iPad Workflow

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For shooting football I mainly use an iPad for moving images quickly. The Workflow is quite simple and effective. The camera bodies are connected to the iPad via WFT-E6s and configured to work with ShutterSnitch. I have the cameras set up so that I can select individual frames to the iPad.  ShutterSnitch recieves the images and performs a couple of automated tasks, including a basic caption, renaming & copying to the camera roll. Continue reading

Eventually….

14/10/2017. Fulham v Preston North End. Action from the Sky Bet Championship.

It has taken a while, but I have found a second WFT-E6 at a sensible price, which now means that I can shoot with both bodies and wi-fi the images to my iPad. I cannot believe how expensive these things are new, and as I mainly use them at football, nearly £500 each was to expensive to justify.

In most situations they are overkill, the Eye-Fi mobi pro cards did the job, unless there was a lot of wi-fi interference, which on match days there frequently is. As you can probably imagine several thousand supporters, plus TV & the such like all using WiFi means that the airwaves are congested. Not a problem on most news stories, when there are just a few photographers & journalists about, however I do like the fact that I can send images direct from the camera to the picture desk, with as little or as much interaction as I wish.

It is also great when doing corporate shots, so that the client can see images as they are shot (subject to me checking them on the back of the camera first!)

New Card Reader

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Having had a Lexar USB3 CF Card Reader for some time, I felt that it was time to explore another option, now that I  have a USB3 PCI-E card in the Mac Pro and have been getting fed up plugging & unplugging the Lexar every time the laptop goes in the field, I have decided to leave the Lexar at home & use a Delkin Card reader in the field.

First tests seem encouraging. I also like the fact that the lead is hard-wired, which cures one of the problems with the Lexar, which is that it can become separated from it’s lead, either in the bag or whilst transferring files.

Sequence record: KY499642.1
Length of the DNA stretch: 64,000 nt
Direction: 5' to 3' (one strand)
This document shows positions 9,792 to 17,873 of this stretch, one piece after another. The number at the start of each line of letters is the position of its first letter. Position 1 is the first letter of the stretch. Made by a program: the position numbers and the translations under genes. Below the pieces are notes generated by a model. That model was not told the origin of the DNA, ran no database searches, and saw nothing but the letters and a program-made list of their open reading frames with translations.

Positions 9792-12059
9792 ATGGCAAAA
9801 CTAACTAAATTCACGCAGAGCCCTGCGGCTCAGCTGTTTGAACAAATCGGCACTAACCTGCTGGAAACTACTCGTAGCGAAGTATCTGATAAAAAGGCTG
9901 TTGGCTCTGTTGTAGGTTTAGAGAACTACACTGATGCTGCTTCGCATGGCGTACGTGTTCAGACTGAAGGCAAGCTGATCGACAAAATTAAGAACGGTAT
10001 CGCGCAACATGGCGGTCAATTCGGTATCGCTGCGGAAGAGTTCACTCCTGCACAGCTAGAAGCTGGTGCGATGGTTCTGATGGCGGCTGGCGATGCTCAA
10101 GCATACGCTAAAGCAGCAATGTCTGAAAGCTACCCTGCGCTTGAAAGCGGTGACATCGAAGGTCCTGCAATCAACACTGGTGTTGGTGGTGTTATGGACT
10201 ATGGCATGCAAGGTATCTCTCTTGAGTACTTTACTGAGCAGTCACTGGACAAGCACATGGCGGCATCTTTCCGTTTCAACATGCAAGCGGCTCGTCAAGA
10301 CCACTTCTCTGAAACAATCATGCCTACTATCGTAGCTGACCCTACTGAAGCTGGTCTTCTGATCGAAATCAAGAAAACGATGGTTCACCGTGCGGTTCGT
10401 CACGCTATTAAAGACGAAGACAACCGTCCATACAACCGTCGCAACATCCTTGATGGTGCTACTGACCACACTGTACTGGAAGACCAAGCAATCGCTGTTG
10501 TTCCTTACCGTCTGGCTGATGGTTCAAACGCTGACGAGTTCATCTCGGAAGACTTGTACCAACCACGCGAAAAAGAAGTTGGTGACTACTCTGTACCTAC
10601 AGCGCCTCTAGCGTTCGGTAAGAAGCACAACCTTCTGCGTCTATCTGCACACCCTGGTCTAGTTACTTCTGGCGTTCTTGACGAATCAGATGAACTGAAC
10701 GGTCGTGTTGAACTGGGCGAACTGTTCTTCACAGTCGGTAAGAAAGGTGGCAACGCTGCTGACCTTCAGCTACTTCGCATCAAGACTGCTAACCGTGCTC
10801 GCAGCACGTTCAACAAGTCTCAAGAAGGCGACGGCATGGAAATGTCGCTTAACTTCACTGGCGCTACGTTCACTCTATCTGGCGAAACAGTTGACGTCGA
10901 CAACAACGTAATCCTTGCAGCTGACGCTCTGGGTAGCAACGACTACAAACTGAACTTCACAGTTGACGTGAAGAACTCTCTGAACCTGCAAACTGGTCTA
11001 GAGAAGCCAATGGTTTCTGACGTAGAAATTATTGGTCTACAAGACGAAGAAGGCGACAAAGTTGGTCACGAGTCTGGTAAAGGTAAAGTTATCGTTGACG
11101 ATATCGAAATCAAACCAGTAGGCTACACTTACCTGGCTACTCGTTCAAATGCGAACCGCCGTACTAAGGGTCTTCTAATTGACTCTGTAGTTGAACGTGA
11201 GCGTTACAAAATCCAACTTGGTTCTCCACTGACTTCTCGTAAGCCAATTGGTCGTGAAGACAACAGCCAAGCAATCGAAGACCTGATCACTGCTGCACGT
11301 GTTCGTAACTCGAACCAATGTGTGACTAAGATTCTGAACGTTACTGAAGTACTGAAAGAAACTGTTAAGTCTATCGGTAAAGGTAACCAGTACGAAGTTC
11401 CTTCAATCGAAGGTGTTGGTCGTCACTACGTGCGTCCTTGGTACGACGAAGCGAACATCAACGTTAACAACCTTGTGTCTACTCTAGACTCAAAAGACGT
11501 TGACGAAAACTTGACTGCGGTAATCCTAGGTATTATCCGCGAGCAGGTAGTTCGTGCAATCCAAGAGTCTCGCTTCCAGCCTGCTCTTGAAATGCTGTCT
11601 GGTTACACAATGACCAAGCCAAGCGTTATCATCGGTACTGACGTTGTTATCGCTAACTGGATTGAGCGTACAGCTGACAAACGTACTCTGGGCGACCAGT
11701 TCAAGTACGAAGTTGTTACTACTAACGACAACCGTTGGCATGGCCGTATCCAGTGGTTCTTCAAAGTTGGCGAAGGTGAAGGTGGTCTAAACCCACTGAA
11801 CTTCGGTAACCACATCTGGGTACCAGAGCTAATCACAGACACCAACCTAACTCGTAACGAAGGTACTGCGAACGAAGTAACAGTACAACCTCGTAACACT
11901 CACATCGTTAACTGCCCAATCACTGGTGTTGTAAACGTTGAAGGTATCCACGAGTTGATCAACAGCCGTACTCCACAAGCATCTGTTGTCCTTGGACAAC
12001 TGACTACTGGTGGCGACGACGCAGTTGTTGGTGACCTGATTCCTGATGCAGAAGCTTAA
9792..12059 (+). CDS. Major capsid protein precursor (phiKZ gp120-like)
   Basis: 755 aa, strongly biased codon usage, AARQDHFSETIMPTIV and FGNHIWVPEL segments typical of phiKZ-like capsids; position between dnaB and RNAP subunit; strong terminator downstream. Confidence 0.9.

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Can You Tell What it is?

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Arrived home today to find a parcel had been delivered, I wonder if you can tell what it is?

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Yep it is an adjustable stool. Quite expensive for what it is, but it does at least enable the seat height to be adjusted up to 18 inches, which should be high enough to photograph over the top of advertising hoardings that seem to be prevalent at football matches these days.

About Time

Huawei E5330

Huawei E5330

Having recently upgraded to a smart phone it only seemed sensible that I upgrade from a rather dodgy “3” Dongle, which works more less as and when it feels like it, frequently showing zero signal which connected & sending images, then minutes later showing full strength signal whilst dropping the connection, so a cheap mifi is the order of the day, meaning that I also am not tying up a valuable USB port whilst wiring images.

Image Captioning

Image selection prior to wiring is critical, take time to choose the images that best tell the story that you are covering. Images should be sharp, and accurately exposed.

On occasions you will find that papers will use muzzy poorly exposed images, if the content is strong enough. There are occasions were perfect high quality images are not possible to get, shooting through shop windows, car windows, or shooting by available street lights at night means that images are going to be very noisy and very probably a bit soft.

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Image Size, File Size and Compression.

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Having cropped, adjusted the levels and sharpened you image, the next most important element is to compress it to a size that is feasible to wire to your Agency or Newspaper.

Firstly lets define a couple of terms that we will use through this page, just to save some confusion later on.

  • File Size relates to the amount of hard disk space a compressed image will occupy.
  • Image Size relates to the number of pixels in the image, by which Photoshop will determine the image size in Mb ie 3504×2336 pixels is approximately 23.4Mb.

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